The restaurant is located on a metaphorical island on High Street and International Boulevard. It’s a barely noticeable independent shop surrounded by taco trucks, mega-mercados, lavanderías, pawn shops, armed security guards and fast food joints. Yet right in the heart of this predominantly Latino epicenter, you’ll find this tropically inspired restaurant, serving classic plates of island-style food to a diverse clientele of Spanish-speaking immigrants, high-schoolers and other non-Hawaiians.
Jacinto opened the business in 2017, when her former employer at Hawaiian Grill Express in San Lorenzo asked if she would be interested in running her own restaurant as a part-owner. Since then, Jacinto has overseen iLava’s success, expanding into catering services and a food truck that circulates the entire Bay Area.
The business serves classic Hawaiian-style plate lunches that feature dishes like barbecue chicken, beef and short ribs, kalua pork, lau lau and garlic shrimp. There’s also a menu of fresh tropical smoothies like the “Hawaiian Sunrise,” a tangy blend of passionfruit and mango.
The one Yelp reviewer who says iLava is “not a true authentic Hawaiian place” because they don’t serve poi seems to miss the point about what the restaurant does do well: a Californicated version of Pacific Island sustenance, served at reasonable prices, in a part of the city that otherwise lacks any major Polynesian presence.
In many ways, Hawaiian culinary history seems to be just that—a whirlpool of various, inexplicably linked ingredients from miscellaneous sources that can be cooked on the spot for anyone who’s hungry. Jacinto embodies this fusion in her own journey. After immigrating to the East Bay from the Philippines in 2009, Jacinto missed the flavors of her past. Though she isn’t Hawaiian by birth, many of her Filipino family members migrated to Hawaii in the 1990s. During yearly trips to the islands, she learned about the nuanced varieties of regional foods while helping her mother cook for relatives. According to Jacinto, the parallels between Hawaiians and Filipinos are unmistakable, highlighted by “a great sense of hospitality, an appreciation for tropical weather and a love of grilled meat.”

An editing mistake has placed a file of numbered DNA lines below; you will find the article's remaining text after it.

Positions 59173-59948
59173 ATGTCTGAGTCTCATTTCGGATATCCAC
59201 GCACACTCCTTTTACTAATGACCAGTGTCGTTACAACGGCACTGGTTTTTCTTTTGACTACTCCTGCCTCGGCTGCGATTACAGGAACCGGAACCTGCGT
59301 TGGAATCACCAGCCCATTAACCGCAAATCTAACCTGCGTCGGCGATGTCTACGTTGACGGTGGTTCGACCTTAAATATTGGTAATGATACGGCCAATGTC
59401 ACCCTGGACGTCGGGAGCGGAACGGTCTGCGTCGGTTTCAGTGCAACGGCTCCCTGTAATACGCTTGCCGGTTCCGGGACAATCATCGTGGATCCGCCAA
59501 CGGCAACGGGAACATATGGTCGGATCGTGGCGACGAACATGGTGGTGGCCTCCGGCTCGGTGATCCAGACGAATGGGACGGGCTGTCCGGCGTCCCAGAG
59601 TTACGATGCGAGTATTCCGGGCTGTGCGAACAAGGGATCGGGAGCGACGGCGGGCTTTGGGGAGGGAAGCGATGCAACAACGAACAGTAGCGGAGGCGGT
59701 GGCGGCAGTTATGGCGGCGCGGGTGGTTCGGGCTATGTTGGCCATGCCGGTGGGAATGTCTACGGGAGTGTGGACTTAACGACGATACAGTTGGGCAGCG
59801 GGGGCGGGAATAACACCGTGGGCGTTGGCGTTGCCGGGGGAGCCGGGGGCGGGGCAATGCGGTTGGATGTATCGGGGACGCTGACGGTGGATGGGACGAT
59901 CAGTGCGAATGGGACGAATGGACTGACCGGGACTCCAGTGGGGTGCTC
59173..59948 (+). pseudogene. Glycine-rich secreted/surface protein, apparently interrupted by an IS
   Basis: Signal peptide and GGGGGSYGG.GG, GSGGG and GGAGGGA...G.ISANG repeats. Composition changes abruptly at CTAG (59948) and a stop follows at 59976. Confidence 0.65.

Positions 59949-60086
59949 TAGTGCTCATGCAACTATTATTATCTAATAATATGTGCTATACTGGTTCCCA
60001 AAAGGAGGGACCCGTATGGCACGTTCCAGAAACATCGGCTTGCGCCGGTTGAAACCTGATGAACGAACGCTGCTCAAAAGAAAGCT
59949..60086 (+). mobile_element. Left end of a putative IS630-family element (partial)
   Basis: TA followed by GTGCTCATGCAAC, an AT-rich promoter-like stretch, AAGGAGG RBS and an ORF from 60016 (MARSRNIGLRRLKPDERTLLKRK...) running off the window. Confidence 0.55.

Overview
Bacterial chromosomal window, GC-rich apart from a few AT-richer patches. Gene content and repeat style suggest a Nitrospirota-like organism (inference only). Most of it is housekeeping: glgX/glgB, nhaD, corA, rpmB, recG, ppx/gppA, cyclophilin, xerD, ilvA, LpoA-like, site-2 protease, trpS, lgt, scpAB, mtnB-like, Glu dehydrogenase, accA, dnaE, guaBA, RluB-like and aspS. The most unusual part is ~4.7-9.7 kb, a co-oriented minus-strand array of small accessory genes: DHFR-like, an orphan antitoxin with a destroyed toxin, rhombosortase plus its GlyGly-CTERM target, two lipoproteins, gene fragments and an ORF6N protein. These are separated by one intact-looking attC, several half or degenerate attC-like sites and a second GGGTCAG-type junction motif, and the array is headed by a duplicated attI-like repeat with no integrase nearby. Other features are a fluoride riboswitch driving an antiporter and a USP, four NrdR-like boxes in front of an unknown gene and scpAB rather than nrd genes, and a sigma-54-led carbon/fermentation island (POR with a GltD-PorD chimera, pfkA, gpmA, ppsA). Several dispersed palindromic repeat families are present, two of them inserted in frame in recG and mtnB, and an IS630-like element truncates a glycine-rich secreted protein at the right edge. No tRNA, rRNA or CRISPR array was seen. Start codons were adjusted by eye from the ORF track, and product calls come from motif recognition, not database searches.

“My favorite Hawaiian dish is kalua pork,” she tells me. “It’s slow roasted, and it’s basically lechón in the Philippines. It’s prepared slightly differently—lechón is crispier—but it’s almost the same.” (A Latina employee at iLava excitedly compared the dish to carnitas.) Filipino ube (mashed purple yam) has a distinct purple hue, just like Hawaiian poi.
From a young age, Jacinto would cook skewered meats in the streets of her native country, grilling them over open flames and selling them to neighbors and passersby on their way to work. It was relatively inexpensive and convenient, she explains, to prepare food in this fashion. That’s where she gained an appreciation for barbecuing.
A Bay Area Classic
Of course, Hawaiian food is much more than grilled meats. But that particular style, commonly known as “Hawaiian BBQ,” is the one that’s the most widely available here in the Bay Area—especially the classic style of meal known as the plate lunch. Born from a working-class context of mixed leftover foods—scraps from previous night’s meals consisting of rice, macaroni and a protein, heaped in a to-go bento box—the plate lunch has become an indisputable California favorite.